The order to execute Antigone faces opposition from Haimon, Ismane and Teirresias. For king Odysseus, the biggest setbacks in the journey home came from the gods who accused him of insensitivity to their needs. Both characters suffer from not meeting the set out expectations. Another striking similarity about both characters is that they get punished in retribution for their crimes. Their punishment exceeded the crimes they committed. Creon was left by himself after he was bereaved of his kinsfolk.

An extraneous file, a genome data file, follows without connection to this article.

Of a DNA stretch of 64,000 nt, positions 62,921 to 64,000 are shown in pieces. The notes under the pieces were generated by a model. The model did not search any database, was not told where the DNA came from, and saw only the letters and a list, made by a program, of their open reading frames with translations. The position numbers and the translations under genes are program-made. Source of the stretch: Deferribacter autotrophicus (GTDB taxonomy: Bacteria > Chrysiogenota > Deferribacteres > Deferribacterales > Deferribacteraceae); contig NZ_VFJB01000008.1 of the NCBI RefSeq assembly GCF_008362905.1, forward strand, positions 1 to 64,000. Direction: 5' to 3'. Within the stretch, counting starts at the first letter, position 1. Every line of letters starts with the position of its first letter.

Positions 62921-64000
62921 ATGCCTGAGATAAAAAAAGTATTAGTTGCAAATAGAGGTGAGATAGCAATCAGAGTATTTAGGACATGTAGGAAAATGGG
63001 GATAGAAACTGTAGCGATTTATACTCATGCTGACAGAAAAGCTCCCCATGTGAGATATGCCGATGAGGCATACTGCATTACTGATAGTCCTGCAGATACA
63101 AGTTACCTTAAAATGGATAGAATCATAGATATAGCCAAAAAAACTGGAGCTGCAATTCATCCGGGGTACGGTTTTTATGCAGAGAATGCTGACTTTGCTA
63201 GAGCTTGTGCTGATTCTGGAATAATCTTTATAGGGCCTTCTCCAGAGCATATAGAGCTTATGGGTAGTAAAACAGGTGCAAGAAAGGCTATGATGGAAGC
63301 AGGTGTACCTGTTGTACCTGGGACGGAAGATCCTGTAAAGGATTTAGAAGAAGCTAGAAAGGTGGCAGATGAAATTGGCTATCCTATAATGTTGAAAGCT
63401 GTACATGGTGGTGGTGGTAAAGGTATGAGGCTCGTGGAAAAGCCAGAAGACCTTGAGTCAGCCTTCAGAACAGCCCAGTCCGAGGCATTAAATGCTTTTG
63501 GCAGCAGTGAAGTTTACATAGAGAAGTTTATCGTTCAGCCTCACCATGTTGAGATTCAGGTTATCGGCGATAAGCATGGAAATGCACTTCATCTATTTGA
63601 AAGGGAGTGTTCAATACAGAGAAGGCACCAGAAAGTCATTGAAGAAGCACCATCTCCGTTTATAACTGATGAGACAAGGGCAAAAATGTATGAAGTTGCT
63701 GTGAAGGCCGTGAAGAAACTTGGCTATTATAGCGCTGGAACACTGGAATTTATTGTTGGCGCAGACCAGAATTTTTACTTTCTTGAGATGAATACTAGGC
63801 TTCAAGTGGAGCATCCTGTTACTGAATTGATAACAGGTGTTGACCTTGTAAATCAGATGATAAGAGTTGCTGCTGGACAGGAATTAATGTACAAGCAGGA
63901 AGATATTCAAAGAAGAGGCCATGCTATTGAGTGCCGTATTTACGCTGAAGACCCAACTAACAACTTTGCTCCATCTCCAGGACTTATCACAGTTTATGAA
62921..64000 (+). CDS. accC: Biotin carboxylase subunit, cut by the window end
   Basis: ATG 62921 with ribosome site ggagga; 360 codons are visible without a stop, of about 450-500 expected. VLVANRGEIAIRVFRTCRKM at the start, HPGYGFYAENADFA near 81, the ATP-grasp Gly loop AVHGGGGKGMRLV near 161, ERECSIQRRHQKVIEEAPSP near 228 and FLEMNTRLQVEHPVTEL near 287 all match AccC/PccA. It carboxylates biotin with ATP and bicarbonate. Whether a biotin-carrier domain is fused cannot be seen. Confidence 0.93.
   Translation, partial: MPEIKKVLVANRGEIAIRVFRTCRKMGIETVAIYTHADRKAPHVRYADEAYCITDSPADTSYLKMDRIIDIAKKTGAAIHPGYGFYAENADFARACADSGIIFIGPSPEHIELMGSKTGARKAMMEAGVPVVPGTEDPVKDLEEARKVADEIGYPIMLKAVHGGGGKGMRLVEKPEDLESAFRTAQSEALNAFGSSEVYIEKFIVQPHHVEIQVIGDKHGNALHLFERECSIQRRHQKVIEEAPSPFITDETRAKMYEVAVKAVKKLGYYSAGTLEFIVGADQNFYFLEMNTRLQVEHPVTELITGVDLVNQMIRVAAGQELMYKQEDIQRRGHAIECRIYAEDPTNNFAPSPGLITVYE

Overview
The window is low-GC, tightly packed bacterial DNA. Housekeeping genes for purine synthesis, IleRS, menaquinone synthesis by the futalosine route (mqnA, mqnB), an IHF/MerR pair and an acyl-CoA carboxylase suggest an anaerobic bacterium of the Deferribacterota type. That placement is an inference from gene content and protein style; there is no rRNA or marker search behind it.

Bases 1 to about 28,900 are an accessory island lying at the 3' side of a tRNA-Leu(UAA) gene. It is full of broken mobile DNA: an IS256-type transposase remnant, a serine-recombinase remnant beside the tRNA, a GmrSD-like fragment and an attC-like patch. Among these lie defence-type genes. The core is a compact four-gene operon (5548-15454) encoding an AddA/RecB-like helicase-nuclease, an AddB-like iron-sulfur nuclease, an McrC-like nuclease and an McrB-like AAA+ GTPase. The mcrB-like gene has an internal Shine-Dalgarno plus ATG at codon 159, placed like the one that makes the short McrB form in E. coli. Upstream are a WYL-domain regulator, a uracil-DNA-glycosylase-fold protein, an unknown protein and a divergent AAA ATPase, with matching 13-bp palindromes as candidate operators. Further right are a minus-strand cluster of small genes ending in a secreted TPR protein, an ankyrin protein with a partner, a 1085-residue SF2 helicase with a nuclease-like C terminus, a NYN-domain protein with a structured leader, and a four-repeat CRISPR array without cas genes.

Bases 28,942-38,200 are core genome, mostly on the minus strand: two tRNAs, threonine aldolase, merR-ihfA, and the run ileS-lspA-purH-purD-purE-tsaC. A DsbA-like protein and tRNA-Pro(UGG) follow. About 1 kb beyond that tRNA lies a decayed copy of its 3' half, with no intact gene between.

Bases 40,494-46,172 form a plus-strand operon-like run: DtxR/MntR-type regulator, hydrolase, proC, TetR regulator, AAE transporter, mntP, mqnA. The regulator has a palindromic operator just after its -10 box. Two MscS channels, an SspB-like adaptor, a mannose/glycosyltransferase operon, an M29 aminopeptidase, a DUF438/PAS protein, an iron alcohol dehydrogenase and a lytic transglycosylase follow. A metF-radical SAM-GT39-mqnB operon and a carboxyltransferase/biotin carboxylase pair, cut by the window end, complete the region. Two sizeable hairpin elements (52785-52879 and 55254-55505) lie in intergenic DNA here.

This came after he punished Antigone (Beye, 17). According to Creon, Haimon was so young to die. The queen was reported dead according to a messenger. Most of the family members committed suicide leaving him alone. This appeared to

Megara (Wife of Hercules)

Megara was the first wife of the Greek hero Herakles (better known as Hercules). She was the daughter of King Creon of Thebes who gave her in marriage to Hercules in gratitude for his help in winning back Creon's kingdom from the Minyans. Megara's story is best known through the work of the Greek playwright Euripides (480-406 BCE) and the later Roman playwright Seneca (4 BCE-65 CE) both of whom wrote plays concerning Hercules and Megara. Her story was known long before Euripides wrote his play, though, and different versions of her brief life with Hercules differ on detail and chronology but relate the same basic story.